Detailed physiological and genetic studies of haploid and diploid strains have revealed a complex phenotype for the rec-1 mutation in Ustilago maydis. The mutant is defective in the repair of damage by UV light, ionizing radiation and nitrosoguanidine. Four alleles are all recessive and have the same sensitivity to UV, suggesting the loss of a single cellular function. A significant fraction of non-viable cells is formed during growth, and in diploid strains considerable variation in colony size and morphology is seen. The spontaneous frequency of mutation is greater than in wild-type cells, but there is little, if any, enhancement by irradiation.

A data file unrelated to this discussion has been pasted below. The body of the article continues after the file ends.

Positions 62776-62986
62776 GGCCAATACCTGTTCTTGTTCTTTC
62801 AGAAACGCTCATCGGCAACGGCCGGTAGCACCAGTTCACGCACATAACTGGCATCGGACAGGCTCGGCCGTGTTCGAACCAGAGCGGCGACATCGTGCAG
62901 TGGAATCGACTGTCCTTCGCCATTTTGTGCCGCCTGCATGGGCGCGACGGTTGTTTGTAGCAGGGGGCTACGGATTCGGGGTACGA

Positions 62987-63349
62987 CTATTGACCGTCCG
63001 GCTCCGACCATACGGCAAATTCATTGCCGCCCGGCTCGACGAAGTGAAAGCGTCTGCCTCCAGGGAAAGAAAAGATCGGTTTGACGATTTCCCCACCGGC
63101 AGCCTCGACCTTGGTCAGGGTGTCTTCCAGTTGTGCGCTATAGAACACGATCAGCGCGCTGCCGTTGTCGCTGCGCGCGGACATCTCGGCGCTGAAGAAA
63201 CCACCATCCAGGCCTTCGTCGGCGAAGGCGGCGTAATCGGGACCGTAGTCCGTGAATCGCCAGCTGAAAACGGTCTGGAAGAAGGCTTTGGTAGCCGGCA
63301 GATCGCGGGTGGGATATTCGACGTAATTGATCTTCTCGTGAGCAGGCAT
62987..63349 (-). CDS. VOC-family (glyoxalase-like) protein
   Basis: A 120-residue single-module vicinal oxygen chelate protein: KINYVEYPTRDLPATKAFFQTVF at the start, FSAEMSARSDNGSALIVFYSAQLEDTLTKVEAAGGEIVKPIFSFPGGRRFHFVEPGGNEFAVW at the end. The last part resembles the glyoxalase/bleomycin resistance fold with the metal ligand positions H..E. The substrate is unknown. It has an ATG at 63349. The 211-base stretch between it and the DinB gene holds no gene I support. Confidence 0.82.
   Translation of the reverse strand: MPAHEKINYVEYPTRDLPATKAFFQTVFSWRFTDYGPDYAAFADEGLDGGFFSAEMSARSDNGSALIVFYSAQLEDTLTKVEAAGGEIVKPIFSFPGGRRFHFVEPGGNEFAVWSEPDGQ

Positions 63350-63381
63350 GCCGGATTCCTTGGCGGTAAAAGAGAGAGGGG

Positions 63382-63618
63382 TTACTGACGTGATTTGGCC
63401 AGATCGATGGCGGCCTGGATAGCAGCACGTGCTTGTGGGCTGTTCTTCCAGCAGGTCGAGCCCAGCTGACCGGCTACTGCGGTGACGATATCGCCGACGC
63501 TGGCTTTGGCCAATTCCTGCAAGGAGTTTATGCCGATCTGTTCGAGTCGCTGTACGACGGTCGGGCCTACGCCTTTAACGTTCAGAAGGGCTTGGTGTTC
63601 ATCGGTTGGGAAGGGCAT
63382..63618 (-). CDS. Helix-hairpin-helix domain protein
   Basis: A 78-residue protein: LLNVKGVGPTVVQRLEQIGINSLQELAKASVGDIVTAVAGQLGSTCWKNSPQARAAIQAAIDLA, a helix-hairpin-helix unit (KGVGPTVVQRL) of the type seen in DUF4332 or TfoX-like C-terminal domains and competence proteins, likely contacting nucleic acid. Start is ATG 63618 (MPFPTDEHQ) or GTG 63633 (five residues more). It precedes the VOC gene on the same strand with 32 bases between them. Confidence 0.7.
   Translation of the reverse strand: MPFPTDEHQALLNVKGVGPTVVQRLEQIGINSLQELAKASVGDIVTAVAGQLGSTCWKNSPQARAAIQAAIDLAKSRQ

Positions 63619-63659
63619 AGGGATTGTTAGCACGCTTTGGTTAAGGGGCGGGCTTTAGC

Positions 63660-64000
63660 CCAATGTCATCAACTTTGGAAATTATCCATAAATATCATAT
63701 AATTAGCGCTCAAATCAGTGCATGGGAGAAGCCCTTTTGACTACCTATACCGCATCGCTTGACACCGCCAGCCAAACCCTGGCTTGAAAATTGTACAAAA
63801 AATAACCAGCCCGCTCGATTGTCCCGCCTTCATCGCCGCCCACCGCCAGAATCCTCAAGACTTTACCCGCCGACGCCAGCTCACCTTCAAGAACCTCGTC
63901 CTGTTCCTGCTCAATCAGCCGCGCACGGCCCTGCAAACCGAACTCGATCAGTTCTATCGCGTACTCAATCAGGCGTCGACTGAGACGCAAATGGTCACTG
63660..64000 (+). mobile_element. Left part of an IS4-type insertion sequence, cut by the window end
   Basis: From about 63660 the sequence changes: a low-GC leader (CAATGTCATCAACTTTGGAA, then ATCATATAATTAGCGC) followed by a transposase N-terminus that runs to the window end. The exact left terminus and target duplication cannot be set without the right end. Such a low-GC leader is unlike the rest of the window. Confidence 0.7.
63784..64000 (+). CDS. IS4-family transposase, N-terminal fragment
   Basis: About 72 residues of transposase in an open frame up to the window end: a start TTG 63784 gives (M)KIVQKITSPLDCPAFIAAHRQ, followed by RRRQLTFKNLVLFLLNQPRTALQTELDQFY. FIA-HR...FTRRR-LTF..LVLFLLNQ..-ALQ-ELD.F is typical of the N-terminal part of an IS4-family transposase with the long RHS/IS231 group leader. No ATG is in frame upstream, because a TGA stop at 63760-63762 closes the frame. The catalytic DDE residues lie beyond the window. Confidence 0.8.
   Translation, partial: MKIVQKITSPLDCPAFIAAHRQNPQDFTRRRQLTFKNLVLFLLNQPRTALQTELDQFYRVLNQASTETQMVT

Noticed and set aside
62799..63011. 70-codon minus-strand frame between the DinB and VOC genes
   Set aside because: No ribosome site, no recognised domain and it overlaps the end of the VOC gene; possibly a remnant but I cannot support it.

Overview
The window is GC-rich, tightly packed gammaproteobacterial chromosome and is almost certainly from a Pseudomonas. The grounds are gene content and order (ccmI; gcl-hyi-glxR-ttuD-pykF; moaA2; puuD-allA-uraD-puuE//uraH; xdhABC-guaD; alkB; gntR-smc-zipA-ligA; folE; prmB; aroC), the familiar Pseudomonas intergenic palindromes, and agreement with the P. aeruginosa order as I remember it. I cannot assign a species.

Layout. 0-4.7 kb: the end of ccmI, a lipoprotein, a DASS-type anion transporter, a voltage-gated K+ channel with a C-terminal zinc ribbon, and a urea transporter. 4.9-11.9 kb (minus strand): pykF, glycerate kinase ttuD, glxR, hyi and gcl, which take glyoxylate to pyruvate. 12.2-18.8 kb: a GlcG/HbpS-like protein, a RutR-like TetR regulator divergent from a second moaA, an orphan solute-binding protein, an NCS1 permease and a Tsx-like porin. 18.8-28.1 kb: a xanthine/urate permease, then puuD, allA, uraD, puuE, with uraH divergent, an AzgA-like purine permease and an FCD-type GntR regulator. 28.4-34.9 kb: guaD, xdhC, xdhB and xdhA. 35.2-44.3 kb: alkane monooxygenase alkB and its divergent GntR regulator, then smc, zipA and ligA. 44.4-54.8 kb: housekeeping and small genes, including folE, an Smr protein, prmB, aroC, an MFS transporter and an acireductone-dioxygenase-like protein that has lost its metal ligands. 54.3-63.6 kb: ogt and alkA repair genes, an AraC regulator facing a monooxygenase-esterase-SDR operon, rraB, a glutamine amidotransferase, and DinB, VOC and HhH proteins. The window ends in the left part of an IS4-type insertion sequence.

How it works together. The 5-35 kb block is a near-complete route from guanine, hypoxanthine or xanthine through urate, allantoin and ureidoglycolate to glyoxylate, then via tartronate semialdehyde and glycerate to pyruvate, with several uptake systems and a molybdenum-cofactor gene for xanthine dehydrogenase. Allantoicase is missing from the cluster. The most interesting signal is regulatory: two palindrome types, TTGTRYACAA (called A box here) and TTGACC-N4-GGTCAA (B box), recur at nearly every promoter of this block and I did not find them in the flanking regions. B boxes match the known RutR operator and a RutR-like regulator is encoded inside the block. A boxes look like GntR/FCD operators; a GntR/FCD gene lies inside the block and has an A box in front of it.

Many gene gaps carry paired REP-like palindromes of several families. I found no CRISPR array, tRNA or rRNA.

rec-1 also has pleiotropic effects on genetic recombination. The spontaneous level of mitotic allelic or non-allelic recombination is abnormally high, but the relative increase after irradiation is much lower than in control diploids. Allelic recombination is strongly associated with the expression of a hetozygous recessive distal marker, and it is shown that this is often due to hemizygosity rather than to homozygosity of this marker. The results indicate that allelic recombination is due to crossing over rather than gene conversion, but that the cross over is often associated with a chromatid break. rec-1 interacts with other radiation sensitive mutants, such as rec-2. Diploids homozygous for both are totally deficient in allelic recombination. In crosses between rec-1 strains meiosis is defective, with a low viability of meiotic products and frequent production of aneuploids or diploids among the survivors. The overall phenotype of rec-1 strains can best be explained in terms of the loss of a regulatory function, which leads to uncontrolled recombination during mitosis and meiosis, and the loss of a recombination repair pathway which is normally induced by agents which damage DNA.